For many, working from home is the new normal. Whether you have a set office space in your home or you have turned your dining room into a makeshift office, working from home for some can be a challenge. How do you make it work? How do you balance life when you now have work and home colliding together? How do you prevent strain and discomfort while sitting for prolonged periods of time? A good start is to make sure you are comfortable and practicing self-care during the time you spend at your desk.
Making sure your workstation is set up correctly is important. This can be done by being sure that your chair and keyboard are set so that your thighs and forearms are parallel to the floor. Proper keyboard height will ensure that your wrists are straight and level. Your keyboard should also be close enough to you that you do not have to stretch forward to reach the keys. If you use a mouse, it should be close to your keyboard so you do not have to reach to use it.
Body position is also important in helping to prevent strain of long-term sitting. Sit in a way in which your hips, knees and ankle joints are slightly open. Be sure to keep your head aligned with your spine. Try keeping your arms close to your side when working on your keyboard. When using your keyboard keep your wrist relaxed and avoid having them bent up or down.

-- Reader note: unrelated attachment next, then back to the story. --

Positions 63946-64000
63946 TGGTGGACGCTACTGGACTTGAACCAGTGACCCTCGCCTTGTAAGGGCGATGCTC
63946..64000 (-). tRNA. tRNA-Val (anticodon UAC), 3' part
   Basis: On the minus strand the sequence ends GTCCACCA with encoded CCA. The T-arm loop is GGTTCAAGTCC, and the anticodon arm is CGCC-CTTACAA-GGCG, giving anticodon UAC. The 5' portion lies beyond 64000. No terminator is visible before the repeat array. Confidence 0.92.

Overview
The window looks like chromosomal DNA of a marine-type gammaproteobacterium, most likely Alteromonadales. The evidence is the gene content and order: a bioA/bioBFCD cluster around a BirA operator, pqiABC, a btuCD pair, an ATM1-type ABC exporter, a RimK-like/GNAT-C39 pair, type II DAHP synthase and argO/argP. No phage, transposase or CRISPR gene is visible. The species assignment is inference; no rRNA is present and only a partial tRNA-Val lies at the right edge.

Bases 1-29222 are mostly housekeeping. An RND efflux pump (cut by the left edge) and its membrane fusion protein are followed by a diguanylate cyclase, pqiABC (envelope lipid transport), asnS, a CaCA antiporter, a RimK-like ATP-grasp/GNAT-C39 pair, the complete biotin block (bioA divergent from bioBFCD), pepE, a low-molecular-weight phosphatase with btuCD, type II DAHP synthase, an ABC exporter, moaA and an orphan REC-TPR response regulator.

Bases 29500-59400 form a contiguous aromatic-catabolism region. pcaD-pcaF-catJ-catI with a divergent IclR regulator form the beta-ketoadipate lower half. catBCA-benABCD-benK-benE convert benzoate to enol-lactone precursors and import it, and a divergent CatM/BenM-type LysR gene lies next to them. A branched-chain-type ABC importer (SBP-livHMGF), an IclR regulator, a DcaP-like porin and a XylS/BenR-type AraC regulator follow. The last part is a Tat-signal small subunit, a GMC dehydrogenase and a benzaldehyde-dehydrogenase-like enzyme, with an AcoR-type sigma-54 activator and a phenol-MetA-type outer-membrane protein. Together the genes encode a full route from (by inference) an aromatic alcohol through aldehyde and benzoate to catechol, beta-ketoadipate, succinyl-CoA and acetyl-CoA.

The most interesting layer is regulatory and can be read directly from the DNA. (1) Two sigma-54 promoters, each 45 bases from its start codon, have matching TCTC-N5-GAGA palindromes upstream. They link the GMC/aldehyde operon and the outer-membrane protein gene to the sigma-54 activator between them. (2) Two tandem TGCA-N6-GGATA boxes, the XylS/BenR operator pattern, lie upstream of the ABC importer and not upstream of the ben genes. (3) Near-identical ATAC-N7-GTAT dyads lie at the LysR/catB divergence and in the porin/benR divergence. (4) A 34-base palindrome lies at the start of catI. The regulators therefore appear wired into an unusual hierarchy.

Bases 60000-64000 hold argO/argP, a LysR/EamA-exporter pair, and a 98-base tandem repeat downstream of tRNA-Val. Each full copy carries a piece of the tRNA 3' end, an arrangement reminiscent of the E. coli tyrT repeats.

If possible, take several mini stretch and deep breathing breaks at your desk. Rest your hands on your lap or let them hang down beside you. Gently shake them, stretching your hands and fingers.
Practicing some quick chair exercises can also be beneficial. For the neck a few simple exercises include rotating the head from left to right, tilting the head forward and backwards, and tilting the head from side to side. Working the shoulders and back can be accomplished by doing such exercises as backwards shoulder rotations, holding the back straight for a few seconds, half torso twist from left to right, and overhead arm stretches. You can also work your lower body while sitting in your chair by doing knee raises, calf raises, toe curls and feet side tilts. As with anything, know your body and limitations.
If possible, change your lunchtime environment. Don’t eat at your desk, or where you have set up your work station. If weather permits have lunch outside, take a quick walk, or soak up some sun. Yes, working from home may take some getting used to. But since it must be done, it is a good idea to make sure we are doing it in a way that does not add any additional emotional of physical strain.